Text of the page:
Sometimes, not seeing anything bright and beautiful in the things that surround them, they close to dreaming and looking far away. But even in the neighboring things it was what they were looking for, and not having found it, it was a defect, not of poetry in things, but of sight in the eye. You say (I do not speak to you, now, or child, but to such children), you say that the poetic feeling abounds more in those who, twisting or looking up from the present, you find only beautiful and worthy of his singing the flowers of American agaves, or who do you admire and admire even the small tassels, color little cricket, of the burnet, on the rock in which it sits? And I do not want to say that this sentiment does not abound in the first, and does not even find itself united with other virtues of science and fantasy that make it rightly admirable; though, as more easily he moves, so soon his reader is bored, and, at any way, since things absent, or never seen, are always wonderful to everyone, he does as the man who claims to be to have rejoiced with his little novels the auditor who, though listening, had drunk widely of the repressing wine. He was, perhaps, witty and festive: but he who rejoices with his frank word, without the need for glasses, has greater merit.
Therefore the poetic sentiment is intense, from those who find poetry in what surrounds it, and in what other thresholds deserve, not those who do not find it there and must make efforts to look for it elsewhere. And this sentiment is extremely beneficial, which puts a gentle and light brake on the indefatigable desire, which perpetually makes us run with unhappy anxiety through the path of happiness. Oh! who knew how to strengthen it in those who have it, stop it in those who are to lose it, insinuate it in those that are missing, would not make human life more useful than any more ingenious troubadour of comfort and medicine? And I can not say how much the communion of men would benefit from it; especially in these times when the race to the impossible happiness is so lightning contempt in those who go on, with so much desperation envy those who remain behind. Already in other times he saw a poet (I am not even worthy to pronounce your holy name, or Parthenias!), He saw the rolling circle of the passion , the vertiginous quarters: and those times were similar to these, and the conflagration of the world flashed on the horizon in a war of all against everyone and everyone against each one: and that Poet felt that over the beasts and the monsters the harp of Orpheus that the club of Hercules had even more power. And he made poetry, without thinking of anything else, without giving himself airs of counselor, admonitor, prophet of good and bad wishes: he sang, to sing. And I can not measure what the effect of his singing was; but great was certain, if it lasts until now, gently vibrating in our restless souls. O rhymes of tribune sentences, or versifiers of social theorists, who exclude from the present hour every poem that is not yours, that is to say, exclude poetry, tell me: It was or was not in its place, in the century of Augustus, the Georgics singer? Yes, is not it? He taught to love life in which it was not the spectacle nor painful of misery nor envious of wealth: he wanted to abolish the struggle between classes and war among peoples. What do you, or socialist poets, who say so many different things and you say so differently from him?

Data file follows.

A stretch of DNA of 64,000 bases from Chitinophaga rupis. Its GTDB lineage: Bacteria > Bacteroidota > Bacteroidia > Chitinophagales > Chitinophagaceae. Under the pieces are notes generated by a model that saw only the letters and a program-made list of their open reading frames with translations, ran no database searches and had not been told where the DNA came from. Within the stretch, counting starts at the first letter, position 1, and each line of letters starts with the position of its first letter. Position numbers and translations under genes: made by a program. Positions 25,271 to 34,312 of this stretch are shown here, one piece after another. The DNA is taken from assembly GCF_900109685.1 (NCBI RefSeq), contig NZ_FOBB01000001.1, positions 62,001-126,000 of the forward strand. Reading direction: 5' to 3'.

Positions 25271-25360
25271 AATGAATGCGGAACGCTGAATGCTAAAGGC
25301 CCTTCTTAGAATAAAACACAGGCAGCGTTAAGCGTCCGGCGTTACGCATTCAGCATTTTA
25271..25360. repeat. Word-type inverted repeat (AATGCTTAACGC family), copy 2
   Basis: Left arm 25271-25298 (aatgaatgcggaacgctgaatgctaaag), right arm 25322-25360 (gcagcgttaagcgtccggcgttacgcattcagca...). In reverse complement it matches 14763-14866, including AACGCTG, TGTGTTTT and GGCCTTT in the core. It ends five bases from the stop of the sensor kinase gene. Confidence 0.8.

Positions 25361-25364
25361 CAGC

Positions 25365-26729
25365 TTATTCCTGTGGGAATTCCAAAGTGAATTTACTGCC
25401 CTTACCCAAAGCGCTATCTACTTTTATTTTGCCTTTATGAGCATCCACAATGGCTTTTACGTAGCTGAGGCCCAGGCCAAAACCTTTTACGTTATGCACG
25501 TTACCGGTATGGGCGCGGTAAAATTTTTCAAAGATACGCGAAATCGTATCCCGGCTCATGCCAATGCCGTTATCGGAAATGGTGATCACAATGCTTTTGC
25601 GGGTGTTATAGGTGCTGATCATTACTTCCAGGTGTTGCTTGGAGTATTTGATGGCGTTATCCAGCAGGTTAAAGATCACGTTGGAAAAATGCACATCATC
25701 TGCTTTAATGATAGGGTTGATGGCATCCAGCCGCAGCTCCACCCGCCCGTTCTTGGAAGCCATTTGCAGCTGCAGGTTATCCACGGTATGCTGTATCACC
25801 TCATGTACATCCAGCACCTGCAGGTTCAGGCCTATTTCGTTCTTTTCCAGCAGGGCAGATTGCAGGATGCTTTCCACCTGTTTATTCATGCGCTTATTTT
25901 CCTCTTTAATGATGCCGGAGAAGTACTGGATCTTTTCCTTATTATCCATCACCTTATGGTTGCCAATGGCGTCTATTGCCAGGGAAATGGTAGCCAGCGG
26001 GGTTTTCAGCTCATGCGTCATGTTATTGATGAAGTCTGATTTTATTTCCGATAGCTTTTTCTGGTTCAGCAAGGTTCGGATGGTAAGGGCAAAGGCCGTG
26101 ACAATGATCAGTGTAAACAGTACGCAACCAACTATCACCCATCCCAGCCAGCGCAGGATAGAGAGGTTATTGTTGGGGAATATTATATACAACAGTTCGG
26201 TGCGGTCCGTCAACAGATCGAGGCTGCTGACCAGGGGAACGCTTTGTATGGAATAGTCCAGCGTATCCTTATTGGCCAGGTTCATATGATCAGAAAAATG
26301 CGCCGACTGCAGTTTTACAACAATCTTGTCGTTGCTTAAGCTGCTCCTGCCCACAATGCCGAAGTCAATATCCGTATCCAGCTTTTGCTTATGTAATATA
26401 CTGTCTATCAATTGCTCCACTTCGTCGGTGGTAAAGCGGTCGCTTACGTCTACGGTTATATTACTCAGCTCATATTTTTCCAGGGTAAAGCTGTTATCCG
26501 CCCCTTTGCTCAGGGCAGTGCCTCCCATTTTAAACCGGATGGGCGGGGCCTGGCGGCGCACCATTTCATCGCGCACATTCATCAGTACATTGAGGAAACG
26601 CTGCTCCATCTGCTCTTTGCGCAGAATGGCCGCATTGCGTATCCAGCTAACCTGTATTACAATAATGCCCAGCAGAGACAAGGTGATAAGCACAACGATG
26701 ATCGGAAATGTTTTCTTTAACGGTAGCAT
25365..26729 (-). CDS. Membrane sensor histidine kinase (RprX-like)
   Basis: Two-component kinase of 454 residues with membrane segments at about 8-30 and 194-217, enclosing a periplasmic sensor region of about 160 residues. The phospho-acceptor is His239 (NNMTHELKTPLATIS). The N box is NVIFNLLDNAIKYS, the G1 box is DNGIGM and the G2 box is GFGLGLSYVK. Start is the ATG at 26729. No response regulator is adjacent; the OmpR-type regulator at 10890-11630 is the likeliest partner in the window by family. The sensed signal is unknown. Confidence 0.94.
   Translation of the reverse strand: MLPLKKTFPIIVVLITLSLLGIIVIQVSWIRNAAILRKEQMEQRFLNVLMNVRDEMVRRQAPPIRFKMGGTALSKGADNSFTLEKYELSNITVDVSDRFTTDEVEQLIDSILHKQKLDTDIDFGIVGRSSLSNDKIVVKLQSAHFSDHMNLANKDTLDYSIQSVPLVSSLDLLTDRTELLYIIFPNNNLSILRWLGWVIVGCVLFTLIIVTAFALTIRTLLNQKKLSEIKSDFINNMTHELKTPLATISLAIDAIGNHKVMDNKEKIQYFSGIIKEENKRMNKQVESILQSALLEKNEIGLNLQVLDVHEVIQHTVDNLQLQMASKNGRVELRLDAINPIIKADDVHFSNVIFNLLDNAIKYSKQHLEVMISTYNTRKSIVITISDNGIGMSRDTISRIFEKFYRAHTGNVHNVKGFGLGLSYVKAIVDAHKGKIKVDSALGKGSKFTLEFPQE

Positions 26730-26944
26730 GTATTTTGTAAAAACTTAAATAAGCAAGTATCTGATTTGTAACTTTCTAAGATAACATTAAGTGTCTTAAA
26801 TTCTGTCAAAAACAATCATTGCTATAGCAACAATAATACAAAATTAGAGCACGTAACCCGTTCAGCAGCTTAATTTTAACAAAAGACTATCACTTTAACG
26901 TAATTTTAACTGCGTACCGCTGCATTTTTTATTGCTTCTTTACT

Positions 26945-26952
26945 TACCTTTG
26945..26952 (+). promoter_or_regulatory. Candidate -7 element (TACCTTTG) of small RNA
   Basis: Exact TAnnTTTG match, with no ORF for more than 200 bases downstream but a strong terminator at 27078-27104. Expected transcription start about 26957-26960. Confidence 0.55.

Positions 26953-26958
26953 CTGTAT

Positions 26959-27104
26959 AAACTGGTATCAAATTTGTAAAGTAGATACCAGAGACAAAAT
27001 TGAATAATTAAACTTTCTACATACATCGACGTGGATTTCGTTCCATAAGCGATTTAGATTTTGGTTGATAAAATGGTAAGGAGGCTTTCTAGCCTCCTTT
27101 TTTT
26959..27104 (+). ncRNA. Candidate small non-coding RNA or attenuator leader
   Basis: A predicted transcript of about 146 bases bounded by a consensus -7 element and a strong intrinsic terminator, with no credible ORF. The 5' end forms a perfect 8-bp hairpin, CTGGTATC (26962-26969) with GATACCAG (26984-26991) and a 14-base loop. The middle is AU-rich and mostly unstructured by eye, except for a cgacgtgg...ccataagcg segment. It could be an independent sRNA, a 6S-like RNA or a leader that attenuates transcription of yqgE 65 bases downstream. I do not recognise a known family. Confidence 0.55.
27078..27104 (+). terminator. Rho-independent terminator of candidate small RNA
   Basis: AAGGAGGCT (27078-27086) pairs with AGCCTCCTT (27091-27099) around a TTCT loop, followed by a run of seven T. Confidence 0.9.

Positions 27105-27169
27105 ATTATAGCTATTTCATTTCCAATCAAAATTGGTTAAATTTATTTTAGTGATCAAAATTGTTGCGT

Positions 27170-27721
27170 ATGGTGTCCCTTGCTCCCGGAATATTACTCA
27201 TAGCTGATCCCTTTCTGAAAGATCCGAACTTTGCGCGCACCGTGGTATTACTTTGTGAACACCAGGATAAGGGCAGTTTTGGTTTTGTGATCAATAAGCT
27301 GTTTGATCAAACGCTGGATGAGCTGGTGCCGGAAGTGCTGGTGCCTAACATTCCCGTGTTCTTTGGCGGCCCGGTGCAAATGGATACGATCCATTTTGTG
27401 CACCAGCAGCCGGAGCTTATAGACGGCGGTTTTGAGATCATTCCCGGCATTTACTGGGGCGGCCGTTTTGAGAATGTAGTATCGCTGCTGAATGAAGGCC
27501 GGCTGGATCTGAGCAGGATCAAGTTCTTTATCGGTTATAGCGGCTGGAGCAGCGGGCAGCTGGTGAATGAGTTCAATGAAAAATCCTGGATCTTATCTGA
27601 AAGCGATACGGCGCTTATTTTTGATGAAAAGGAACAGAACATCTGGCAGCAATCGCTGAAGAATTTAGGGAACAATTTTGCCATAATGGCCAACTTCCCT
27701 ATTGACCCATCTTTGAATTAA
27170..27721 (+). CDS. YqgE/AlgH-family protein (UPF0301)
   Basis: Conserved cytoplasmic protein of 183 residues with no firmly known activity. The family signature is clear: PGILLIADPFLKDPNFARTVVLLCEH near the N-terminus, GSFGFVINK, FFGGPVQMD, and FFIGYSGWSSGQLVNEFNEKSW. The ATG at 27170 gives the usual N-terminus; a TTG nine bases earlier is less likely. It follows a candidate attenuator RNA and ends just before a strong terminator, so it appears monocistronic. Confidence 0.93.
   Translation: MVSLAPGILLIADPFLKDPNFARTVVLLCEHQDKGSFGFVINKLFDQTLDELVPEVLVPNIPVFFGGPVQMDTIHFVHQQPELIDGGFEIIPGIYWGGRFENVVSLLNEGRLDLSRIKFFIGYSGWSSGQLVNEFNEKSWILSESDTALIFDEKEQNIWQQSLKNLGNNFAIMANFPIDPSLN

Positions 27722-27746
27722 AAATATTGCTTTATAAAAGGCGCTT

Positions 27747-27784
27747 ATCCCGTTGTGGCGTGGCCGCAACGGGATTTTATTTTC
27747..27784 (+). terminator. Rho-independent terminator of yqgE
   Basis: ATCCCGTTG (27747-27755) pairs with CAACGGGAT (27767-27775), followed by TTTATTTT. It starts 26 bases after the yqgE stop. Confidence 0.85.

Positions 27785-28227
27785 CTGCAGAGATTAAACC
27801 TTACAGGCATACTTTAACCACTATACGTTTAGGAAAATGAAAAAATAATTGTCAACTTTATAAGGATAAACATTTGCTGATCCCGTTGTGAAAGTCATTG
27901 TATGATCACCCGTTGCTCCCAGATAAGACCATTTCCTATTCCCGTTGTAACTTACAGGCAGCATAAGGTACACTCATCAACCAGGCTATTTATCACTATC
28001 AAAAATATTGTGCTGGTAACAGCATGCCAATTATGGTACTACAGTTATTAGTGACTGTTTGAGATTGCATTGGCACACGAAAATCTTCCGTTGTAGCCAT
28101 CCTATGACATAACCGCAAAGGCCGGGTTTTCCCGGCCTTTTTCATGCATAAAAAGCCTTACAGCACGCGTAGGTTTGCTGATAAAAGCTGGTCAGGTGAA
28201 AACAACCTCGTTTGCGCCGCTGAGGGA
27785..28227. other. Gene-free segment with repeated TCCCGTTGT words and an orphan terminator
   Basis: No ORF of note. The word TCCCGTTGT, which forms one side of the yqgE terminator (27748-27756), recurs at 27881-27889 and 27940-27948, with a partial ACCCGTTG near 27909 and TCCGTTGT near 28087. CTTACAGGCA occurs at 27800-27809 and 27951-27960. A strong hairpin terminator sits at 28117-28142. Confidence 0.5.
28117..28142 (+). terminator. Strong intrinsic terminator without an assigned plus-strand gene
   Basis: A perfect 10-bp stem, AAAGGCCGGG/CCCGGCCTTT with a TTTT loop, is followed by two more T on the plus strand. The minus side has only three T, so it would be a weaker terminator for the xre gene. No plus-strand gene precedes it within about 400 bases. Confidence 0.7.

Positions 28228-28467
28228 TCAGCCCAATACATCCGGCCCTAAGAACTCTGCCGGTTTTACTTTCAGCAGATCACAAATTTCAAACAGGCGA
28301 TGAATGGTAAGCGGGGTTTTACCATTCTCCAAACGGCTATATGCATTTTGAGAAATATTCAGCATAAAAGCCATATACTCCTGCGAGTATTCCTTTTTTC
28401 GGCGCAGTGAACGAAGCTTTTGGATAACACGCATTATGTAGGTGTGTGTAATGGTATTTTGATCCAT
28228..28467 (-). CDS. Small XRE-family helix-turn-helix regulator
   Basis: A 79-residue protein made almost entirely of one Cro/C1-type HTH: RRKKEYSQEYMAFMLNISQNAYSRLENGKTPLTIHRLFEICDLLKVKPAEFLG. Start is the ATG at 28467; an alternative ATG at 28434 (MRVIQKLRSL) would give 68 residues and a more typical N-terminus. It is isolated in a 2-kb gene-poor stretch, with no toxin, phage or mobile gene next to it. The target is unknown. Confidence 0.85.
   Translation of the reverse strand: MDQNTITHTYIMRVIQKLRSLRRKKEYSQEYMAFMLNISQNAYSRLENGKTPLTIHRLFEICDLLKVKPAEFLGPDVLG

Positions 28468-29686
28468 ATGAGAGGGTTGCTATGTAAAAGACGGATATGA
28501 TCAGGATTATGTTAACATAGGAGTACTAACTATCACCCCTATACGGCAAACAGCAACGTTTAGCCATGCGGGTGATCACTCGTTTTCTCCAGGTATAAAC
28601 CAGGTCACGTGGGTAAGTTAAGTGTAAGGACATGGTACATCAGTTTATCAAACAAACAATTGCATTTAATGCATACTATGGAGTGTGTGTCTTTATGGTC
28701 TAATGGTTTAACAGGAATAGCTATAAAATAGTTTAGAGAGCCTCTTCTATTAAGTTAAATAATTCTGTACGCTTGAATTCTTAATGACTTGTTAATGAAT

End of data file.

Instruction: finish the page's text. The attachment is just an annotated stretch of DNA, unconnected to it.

Of the two fraternal poets Augustei (which we can not speak of Virgil without adding Horace) you will say that it was the philosophy that led them to that healthy and pious reason to consider society and life. And no: it was the little boy who brought them by the hand, saying: I will tell you where poetry and virtue are at the same time. It was the little boy who, if anything, made them choose among the philosophers’ opinions those that confirmed their sentiment.
Consider. Cato and Varrone wrote about agriculture before Virgil. They were men of much judgment and know, they. For example, Cato, suggesting to the pater familias what he has to say and do, when he goes to the villa, he concludes: “Sell the oil, if you sell well; the wine, the wheat left over, sells it. The oxen, the mares no longer good, so the sheep, the wool, the skins, an old barrel, old shoes, an aged slave, a slapped slave, and other stuff that is too much, sell it. A father of a family must pull to sell, not to buy. ” Those slaves, between old scrap and other things, make sense to us; yet it was natural that they should be named at that point. Varro in fact refers to this elegant distinction of the things with which the fields are cultivated: “Others divide them into three kinds: a vocal, semivocal and silent instrument; vocal, in which they are the slaves, semivocal in which they are the bovi, dumb where they are the chariots “. It is natural, of course, that Virgil wrote on purpose on agriculture, in verse but not in fantasy, in verse but after having studied the subject also in the books of others, he spoke at every moment, as well as the plains and the bovi, of that principal instrument of cultivation that were the slaves. We, for example, must expect that as it teaches what to give, grasses and fodder herbs, to the breed foal, and to the steers that are tamed, not just grass and branches of salice and paleo of padule, but also seedlings of new-born wheat, so teach the good landlord on bread and cheese, wine and clothing, to be supplied to the family. Speaking of olives, it is certain that he will think of the pulmentarium familiae. Cato, Grand Master, also says: “Indulge as much as you can, from olives caschereccie. So the olives are good too, from which only a little oil can come out, indulge them: and make great savings, so that they last as long as possible. When the olives are eaten, it gives allec and vinegar ». It seemed good to me, to talk about these olives to be stored for slaves, and so did the clothes; that could fall into cut, about the wool, make for example such an observation: “when a slave gives a new tunic or a new coat, first withdraw the old man, to make casacche to patches (centones) ». In short, these and similar provisions were good enough to put themselves in beautiful verses with the grace of the poet who knows how to talk solemnly and severely with humble things.